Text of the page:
High protein magic

Remission of pre-diabetes to normal glucose tolerance in obese adults with high protein versus high carbohydrate diet: randomized control trial (Stentz et al., 2016)


Duration = 6 months

Diet: all food provided.  Mucho gusto!


Critique #1: if my calculations are correct, we’re comparing low protein (0.675 g/kg) to adequate (1.35 g/kg) (not “high”).

The diets were decent:






Author’s conclusion was that this was due to high protein alone, but I’d say it was at least partially due to weight loss.  BOTH groups lost weight and improved insulin sensitivity.  Statistically significant in both groups.



Glucose (A) and insulin (B) in response to a 75g OGTT (red is high protein, blue high carb):



I still say weight loss was the primary driver, but must concede, however, that protein did have a little magical effect: high carb group actually lost slightly more weight, but insulin sensitivity improved more in the high protein group.  The high protein magic: reduced insulin secretion yet still greater reduction in glycemia.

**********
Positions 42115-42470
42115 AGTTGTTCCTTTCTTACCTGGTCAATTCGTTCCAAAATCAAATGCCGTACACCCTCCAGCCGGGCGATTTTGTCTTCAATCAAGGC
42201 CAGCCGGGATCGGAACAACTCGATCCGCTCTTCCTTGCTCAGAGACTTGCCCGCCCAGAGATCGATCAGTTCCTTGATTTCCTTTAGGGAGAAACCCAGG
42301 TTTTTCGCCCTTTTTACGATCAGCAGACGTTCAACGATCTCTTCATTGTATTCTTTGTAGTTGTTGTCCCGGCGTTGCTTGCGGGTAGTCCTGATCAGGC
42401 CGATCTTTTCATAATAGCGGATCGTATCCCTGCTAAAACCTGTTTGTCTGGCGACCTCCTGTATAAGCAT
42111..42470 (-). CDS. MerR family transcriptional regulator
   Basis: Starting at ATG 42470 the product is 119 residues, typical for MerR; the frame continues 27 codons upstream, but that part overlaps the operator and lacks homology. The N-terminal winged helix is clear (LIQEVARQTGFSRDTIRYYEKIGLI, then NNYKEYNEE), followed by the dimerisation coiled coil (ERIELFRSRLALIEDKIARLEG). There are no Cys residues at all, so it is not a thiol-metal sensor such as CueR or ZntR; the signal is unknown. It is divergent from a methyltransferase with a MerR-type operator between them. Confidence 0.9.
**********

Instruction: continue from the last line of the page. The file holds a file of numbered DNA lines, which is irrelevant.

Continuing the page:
Well, maybe not magic…



Despite having more insulin, high carbers lost slightly more fat mass but way more muscle.  THAT’s high protein magic lol


However, the meal tolerance tests show a slightly different trend:



We expect glucose and insulin excursions to be greater in HC (blue), because they had a high carb meal whereas the HP group had a high protein meal.  From this perspective, if we graphed the results as “change from time zero,” I think the reduction in glycemia from baseline to 6 months would be similar in both groups suggesting weight loss as bigger factor.  We’d still give some props to high protein because it lowered glucose just as much despite having less insulin.  High protein magic.


Note to self: gotta stop saying this was “high protein.”  1.35 g/kg is not “high,” seriously.  But still, High protein magic haha


Oh and one other thing, high protein usually induces greater weight loss:

Randomized trial on protein vs carbohydrate in ad libitum fat reduced diet for the treatment of obesity (Skov et al., 1999)

High protein vs high carbohydrate hypoenergetic diet for the treatment of obese hyperinsulinemic subjects (Baba et al., 1999) (not ad lib)

Comparison of high-fat and high-proein diets with a high-carbohydrate diet in insulin-resistant obese women (McAuley et al., 2005)

The effect of a low-fat, high-protein or high-carbohydrate ad libitum diiet on weight loss maintenance and metabolic risk factors (Claessens et al., 2009)


calories proper


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